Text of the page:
Straits Times uses novel visual tools to change narratives about dementia

By Rebecca Pazos

The Straits Times, SPH Media Trust



While dementia is often associated with feelings of sadness and loneliness, the reality is that it doesn’t have to be that way. In a two-part series, The Straits Times, the most-read newspaper in Singapore, investigated what it is really like living with dementia in the city-state. 

The team used novel visual storytelling techniques such as 3D mapping and photogrammetry to show readers that even though dementia is a challenging condition, persons with dementia can still lead meaningful lives with the right support and care.

Singapore’s ageing issue 

As of 2020, Singapore has nearly 900,000 citizens (or about 22.2% of the population) aged 60 and older — and about 1 in 10 suffers from dementia. But it is not just the people diagnosed who are impacted, said Jason Foo, CEO of Dementia Singapore.

For every person with dementia, one or two family caregivers must change their entire lifestyle or give up work to care for the person with dementia. So the impact is much greater than the projected number of people living with the condition. 

The Straits Times used two personal stories to explain the problem to its audience. 

Living inside with dementia

Institutions like nursing homes are “not always the best place for a person with dementia,” Foo said. The key is to keep them at home and in the community for as long as possible.

This can only be done with the love and support of their caregivers, and The Straits Times team told the story of Daniel Lim, who gave up his job to become a full-time caretaker and dementia care advocate to support both his parents. He made several changes to his home to support his father, who was diagnosed with dementia in 2009.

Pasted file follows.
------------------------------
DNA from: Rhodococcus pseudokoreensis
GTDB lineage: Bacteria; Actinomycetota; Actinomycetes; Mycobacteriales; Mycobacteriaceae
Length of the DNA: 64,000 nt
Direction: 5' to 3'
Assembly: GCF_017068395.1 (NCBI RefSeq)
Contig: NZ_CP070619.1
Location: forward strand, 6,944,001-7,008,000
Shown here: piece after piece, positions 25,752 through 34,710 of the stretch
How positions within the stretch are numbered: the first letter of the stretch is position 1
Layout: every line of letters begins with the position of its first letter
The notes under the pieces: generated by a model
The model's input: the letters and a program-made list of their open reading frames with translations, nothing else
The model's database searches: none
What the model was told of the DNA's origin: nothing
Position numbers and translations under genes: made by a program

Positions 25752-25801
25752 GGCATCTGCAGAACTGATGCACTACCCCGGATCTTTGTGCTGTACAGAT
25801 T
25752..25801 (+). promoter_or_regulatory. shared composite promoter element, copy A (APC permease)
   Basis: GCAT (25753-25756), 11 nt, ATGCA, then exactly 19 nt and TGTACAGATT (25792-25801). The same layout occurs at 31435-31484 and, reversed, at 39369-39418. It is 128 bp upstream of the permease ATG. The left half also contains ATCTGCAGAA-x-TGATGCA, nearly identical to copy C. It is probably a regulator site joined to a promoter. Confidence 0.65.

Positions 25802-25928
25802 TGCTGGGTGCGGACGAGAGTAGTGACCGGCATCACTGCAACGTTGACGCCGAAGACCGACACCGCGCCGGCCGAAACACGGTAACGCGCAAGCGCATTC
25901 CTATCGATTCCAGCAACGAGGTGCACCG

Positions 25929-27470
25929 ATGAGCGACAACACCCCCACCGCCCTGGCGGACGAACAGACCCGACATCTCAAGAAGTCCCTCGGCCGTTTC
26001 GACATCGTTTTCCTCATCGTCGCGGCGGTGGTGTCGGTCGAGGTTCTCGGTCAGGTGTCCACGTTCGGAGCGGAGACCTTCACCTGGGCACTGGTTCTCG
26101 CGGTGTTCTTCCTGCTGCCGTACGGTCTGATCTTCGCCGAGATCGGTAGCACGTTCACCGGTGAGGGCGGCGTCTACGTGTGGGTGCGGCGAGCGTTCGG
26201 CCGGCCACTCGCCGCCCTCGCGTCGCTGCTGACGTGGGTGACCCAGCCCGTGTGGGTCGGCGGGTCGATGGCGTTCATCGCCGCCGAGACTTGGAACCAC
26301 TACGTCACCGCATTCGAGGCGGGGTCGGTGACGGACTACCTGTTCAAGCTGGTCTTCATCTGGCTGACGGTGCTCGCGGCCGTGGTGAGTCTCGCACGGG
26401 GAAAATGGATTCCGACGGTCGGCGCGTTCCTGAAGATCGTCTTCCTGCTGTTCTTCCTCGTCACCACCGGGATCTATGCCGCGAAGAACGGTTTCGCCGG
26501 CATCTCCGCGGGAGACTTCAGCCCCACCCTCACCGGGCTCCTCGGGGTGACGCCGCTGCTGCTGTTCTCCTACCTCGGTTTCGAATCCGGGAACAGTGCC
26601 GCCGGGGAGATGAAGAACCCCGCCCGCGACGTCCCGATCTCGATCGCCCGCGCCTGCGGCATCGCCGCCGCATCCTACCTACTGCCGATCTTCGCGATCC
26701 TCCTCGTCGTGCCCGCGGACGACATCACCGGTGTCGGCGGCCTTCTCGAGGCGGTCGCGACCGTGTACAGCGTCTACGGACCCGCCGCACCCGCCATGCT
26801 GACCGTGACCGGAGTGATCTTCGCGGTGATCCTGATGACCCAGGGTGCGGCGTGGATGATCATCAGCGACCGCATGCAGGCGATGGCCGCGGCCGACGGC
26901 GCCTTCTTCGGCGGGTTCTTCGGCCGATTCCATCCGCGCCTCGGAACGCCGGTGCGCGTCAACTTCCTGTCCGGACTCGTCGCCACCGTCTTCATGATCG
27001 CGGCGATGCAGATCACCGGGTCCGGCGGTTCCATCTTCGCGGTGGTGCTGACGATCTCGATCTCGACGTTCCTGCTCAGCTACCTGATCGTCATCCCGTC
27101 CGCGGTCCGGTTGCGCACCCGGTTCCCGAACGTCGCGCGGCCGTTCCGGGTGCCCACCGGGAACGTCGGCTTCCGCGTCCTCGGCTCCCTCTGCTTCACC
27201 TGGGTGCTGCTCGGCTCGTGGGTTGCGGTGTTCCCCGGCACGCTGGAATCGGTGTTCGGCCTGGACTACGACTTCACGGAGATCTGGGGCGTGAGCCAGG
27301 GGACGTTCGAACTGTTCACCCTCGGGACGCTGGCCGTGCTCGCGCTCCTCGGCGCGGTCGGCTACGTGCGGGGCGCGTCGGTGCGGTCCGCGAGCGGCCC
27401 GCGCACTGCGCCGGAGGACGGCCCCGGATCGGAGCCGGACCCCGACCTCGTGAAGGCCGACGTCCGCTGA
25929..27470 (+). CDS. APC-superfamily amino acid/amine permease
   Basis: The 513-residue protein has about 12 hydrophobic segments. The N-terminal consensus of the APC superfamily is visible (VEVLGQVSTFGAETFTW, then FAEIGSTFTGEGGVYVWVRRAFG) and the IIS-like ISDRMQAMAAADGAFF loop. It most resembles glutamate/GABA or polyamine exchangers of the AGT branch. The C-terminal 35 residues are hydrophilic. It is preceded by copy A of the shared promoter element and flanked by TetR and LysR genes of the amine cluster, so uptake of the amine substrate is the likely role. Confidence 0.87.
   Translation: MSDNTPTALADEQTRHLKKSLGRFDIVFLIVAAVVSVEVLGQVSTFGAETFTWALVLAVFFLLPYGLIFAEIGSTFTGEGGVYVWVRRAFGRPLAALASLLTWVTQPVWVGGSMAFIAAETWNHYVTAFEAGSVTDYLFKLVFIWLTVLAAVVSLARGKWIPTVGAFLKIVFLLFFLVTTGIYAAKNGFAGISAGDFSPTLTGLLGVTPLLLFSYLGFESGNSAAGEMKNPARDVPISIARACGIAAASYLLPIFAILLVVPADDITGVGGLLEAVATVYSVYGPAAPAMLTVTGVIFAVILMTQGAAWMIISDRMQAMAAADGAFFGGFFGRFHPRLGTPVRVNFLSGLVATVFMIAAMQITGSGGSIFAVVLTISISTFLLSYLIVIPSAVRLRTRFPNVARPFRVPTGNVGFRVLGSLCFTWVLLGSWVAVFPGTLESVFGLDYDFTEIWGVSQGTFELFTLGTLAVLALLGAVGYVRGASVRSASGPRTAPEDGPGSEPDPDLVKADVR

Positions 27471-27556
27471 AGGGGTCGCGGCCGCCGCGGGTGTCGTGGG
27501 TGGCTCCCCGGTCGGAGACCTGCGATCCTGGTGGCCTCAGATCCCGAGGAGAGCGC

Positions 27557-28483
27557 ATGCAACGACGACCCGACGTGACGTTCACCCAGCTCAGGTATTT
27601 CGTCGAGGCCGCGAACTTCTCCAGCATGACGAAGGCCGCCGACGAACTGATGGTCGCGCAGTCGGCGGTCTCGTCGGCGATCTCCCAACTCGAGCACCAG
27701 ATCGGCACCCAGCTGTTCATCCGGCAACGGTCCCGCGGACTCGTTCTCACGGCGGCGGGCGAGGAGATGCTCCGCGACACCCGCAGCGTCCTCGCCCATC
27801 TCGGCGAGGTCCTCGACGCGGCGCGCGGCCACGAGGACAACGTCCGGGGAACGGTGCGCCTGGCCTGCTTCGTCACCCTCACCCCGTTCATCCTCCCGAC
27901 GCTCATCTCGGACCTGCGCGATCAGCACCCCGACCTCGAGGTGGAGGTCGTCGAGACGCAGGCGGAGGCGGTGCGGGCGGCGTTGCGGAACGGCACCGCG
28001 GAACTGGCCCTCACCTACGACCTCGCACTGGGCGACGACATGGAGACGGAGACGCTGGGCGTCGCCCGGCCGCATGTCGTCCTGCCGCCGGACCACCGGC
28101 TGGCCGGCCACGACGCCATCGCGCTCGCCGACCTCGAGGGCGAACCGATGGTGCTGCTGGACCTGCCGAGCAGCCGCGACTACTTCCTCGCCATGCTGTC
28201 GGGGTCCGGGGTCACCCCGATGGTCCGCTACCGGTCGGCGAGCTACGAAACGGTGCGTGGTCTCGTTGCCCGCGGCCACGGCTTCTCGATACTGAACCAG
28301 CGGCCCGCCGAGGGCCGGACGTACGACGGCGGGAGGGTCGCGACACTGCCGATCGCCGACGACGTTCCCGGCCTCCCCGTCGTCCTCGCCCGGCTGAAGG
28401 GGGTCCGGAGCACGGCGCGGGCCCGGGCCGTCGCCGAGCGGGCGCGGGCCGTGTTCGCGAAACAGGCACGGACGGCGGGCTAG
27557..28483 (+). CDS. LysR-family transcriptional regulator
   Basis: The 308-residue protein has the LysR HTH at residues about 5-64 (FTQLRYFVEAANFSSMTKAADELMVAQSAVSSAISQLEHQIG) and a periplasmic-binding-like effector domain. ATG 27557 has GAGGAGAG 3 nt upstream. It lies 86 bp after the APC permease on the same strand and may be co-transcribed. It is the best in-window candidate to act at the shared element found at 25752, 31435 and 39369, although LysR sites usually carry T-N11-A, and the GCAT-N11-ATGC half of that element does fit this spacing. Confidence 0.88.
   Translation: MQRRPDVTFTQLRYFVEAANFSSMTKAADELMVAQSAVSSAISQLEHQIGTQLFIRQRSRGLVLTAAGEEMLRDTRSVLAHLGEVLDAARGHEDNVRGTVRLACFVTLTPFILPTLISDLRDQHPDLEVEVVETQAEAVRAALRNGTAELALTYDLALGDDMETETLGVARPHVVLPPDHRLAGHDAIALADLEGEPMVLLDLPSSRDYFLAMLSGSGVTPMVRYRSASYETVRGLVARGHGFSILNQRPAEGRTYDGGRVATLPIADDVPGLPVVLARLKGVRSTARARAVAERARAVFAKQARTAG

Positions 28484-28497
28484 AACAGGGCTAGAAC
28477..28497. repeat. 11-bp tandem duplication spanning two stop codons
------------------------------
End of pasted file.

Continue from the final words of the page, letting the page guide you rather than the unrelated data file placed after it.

The family dining table in Daniel Lim’s home, built using photogrammetry. His dad’s plate, utensils, and spreads are laid out by his dad in the same order each morning.
The family dining table in Daniel Lim’s home, built using photogrammetry. His dad’s plate, utensils, and spreads are laid out by his dad in the same order each morning.

Through the use of photogrammetry — a technique used to obtain 3D digital models by taking overlapping photographs of an object or area — readers were brought into Daniel’s home. They could see the changes Daniel had made to accommodate his dad’s daily routine, and how these changes were carefully planned out to encourage his dad to maintain independence and build essential strength. 

The Straits Times has been experimenting with 3D storytelling techniques for a while now, but this was the first time the team used photogrammetry for a large space. Beyond using text and videos, this visual format allowed the team to communicate a more immersive and intimate experience to the readers. 

Living outside with dementia

People are also banding together to build dementia-friendly facilities and support systems in Singapore, and The Straits Times wanted to tell readers that story. To do that, it recreated Nee Soon Central — the nation’s first dementia-friendly neighbourhood — in 3D.

Through the eyes of Emily, who was diagnosed with young onset dementia, readers went on a journey highlighting the dementia-friendly features that have been set in place. The story explained how these dementia-friendly neighbourhoods are built and what areas of improvement they provide. 

Nee Soon Central is a street that is typically bustling with activity. As there is no existing 3D view of it on google maps, it was meaningful to build the 3D models from scratch because the team was creating something that was not already available online. 

Changing narratives about dementia

The series was launched on World Alzheimer’s Day, September 21, 2022. The two stories were well-viewed and were among the top eight most-viewed interactives in the newsroom for the year. It was widely shared among the dementia-friendly community.

The stories received many positive comments on social media, including one from the Asian Development Bank’s Social Development Thematic Group, which conducts extensive research and provides financial support for ageing and age-related policies in Asia.

It has also helped further the dialogue about how dementia is not all doom and gloom but can also be filled with positive experiences if communities are set up to help people understand the illness. LinkedIn picked it as one of the top stories for the week of Sept 27, 2022.

As a result of the dementia package, the contributions of the two dementia advocates the team interviewed for the project —  Alison Lim and Anjang Rosli — were made known to the public, and they were nominated for the ST Singaporean of the Year 2022 Award.

This story was written with help from Charlene Chua, digital graphics journalist for The Straits Times.

About Rebecca Pazos

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